|Submission Date||Feb. 27, 2017|
Loyola University Chicago
EN-5: Outreach Campaign
|4.00 / 4.00||
Director of Sustainability
Office of Sustainability
Has the institution held at least one sustainability-related outreach campaign during the previous three years that was directed at students and yielded measurable, positive results in advancing sustainability? :
Has the institution held at least one sustainability-related outreach campaign during the previous three years that was directed at employees and yielded measurable, positive results in advancing sustainability?:
Name of the campaign:
A brief description of the campaign, including how students and/or employees were engaged:
"UnCap LUC" is a campaign that led to the banning of the sale of bottled water at Loyola University Chicago. In March of 2012, the students voted in favor of ending the sell of bottled water at Loyola and the phase out process started directly after that. The campaign began with eliminating the selling of bottled water at campus stores, followed by school catering services and finally campus vending machines.
Although the use of plastic is a contributor to environmental problems, the primary goal of UnCap LUC campaign is to raise awareness of the social injustices as well as environmental impacts of water privatization. Water privatization occurs when private businesses develop or are allowed to control public water supplies, and then bottle the water and sell it to the public for a profit. The issue of water privatization focuses on the product in the bottle, not the bottle itself. The students felt strongly that water is a basic human right and the University should not support the privatization of this natural resource.
UnCap LUC has led to the creation of refill stations where individual can refill water bottles, and a map of the stations for Loyola community to access and review. All incoming freshmen and transfer students are given a reusable bottle during orientation,and are made aware of the campaign. Reusable bottles are also sold in campus dining stores.
This campaign continues each year for incoming students as well as the general Loyola community to refresh the university's approach to water rights issues.
A brief description of the measured positive impact(s) of the campaign:
As of December 2016, Loyola had 77 refill stations on its Lakeshore Campus & Water Tower Campuses. They had reduced the usage of 4,411,880 plastic water bottles.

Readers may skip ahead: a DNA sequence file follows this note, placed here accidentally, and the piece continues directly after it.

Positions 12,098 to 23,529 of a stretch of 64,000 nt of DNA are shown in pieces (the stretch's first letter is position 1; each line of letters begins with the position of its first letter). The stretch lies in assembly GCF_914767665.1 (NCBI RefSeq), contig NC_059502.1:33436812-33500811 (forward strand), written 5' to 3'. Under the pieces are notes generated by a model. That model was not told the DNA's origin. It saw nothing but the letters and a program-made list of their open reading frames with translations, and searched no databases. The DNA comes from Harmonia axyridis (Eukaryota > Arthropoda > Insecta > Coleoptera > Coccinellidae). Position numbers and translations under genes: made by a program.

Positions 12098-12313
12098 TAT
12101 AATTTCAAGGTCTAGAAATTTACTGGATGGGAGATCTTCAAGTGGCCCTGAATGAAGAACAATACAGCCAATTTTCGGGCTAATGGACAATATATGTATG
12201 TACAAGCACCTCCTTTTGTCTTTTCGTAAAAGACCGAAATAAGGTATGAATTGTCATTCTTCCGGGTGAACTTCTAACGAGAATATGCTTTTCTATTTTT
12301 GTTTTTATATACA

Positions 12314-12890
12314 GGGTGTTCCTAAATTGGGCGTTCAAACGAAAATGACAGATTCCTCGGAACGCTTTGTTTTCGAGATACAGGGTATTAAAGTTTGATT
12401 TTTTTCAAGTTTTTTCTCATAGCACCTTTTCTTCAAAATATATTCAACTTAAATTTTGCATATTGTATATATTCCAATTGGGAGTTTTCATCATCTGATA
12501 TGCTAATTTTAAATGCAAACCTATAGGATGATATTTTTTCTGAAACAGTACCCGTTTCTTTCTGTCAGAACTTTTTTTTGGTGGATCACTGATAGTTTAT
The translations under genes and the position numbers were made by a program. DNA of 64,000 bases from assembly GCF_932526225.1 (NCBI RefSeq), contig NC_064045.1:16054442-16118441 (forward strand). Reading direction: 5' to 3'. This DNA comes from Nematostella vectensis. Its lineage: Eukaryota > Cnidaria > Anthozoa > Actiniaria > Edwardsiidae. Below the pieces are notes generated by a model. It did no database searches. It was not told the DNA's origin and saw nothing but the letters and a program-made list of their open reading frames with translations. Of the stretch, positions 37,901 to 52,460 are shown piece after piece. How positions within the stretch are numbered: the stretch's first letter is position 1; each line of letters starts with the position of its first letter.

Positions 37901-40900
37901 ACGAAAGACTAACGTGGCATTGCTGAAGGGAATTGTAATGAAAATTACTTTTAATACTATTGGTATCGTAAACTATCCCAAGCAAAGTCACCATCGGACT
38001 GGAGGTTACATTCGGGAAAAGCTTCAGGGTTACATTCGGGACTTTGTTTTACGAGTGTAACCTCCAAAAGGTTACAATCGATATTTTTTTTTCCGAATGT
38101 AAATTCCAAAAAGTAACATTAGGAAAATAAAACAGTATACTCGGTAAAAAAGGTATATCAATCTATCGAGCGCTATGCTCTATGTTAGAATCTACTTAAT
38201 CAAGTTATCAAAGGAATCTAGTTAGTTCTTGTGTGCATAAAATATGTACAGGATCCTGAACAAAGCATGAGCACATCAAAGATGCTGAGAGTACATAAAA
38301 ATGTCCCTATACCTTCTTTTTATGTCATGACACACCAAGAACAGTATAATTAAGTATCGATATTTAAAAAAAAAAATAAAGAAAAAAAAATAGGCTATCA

Notes: this number was taken from the tracker on each refill station. This number represents anytime the refill station was used to fill a bottle.
The website URL where information about the campaign is available:
Name of the campaign (2nd campaign):
A brief description of the campaign, including how students and/or employees were engaged (2nd campaign):
GoSolar was a campaign by the Student Environmental Alliance to get on-site solar energy at Loyola in 2016/ 2017.
Led by two students and sponsored by the Facilities Department, the campaign advocated for the environmental and social benefits of on-campus renewables.
A brief description of the measured positive impact(s) of the campaign (2nd campaign):
This initiative was supported by the VP for Capital Planning and Loyola is currently under an RFP process to determine the best partner to construct and operate the solar array.
The website URL where information about the campaign is available (2nd campaign):
A brief description of other sustainability-related outreach campaigns, including measured positive impacts:
Other campaigns have addressed pressure to develop a climate action plan (Loyola2020), Sustainable Investment Policy (SIP), mountaintop mining (Shareholder Advocacy), Plastic bag ban (BYOB).
The website URL where information about the programs or initiatives is available:
Additional documentation to support the submission:
The information presented here is self-reported. While AASHE
staff review portions of all STARS reports and institutions are welcome to seek additional forms of review, the data in STARS reports are not verified by AASHE. If you believe any of this information is erroneous or inconsistent with credit criteria, please review the process for inquiring about the information reported by an institution and complete the Data Inquiry Form.